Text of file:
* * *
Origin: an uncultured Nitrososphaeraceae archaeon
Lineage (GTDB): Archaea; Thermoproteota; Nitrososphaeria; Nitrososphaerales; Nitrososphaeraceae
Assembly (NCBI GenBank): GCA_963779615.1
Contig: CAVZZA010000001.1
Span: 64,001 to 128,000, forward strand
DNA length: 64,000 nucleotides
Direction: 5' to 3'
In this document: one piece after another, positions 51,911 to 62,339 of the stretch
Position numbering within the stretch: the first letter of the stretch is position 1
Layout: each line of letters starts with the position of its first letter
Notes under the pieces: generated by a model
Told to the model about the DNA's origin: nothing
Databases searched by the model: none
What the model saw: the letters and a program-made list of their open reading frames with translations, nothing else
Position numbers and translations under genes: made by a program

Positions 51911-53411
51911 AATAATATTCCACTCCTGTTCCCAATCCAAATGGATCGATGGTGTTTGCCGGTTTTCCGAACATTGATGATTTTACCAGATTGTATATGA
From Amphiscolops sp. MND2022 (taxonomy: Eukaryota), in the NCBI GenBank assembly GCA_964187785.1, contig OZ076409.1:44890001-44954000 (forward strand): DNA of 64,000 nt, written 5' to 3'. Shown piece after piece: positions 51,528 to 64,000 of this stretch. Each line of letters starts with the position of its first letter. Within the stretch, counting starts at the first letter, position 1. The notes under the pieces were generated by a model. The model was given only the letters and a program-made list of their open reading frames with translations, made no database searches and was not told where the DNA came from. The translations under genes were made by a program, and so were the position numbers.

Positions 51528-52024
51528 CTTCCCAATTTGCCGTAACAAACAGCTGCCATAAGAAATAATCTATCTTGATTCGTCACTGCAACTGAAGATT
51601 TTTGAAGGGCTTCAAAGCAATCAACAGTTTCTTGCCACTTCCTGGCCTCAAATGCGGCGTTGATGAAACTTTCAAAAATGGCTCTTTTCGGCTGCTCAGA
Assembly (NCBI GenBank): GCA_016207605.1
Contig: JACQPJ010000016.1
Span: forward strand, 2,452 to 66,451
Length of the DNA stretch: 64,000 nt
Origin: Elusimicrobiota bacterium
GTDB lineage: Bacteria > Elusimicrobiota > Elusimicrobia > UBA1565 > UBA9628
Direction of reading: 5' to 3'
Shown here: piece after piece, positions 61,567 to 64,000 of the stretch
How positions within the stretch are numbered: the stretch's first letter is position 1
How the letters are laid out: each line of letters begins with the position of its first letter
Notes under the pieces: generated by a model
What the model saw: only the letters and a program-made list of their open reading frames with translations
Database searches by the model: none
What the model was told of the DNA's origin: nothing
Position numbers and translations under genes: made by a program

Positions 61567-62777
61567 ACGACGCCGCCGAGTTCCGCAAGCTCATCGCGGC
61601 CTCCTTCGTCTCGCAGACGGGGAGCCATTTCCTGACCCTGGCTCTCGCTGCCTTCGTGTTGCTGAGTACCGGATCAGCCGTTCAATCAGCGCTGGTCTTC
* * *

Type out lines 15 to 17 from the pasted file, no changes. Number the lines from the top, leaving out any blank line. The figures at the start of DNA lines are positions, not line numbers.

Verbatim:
Position numbers and translations under genes: made by a program

Positions 51911-53411
51911 AATAATATTCCACTCCTGTTCCCAATCCAAATGGATCGATGGTGTTTGCCGGTTTTCCGAACATTGATGATTTTACCAGATTGTATATGA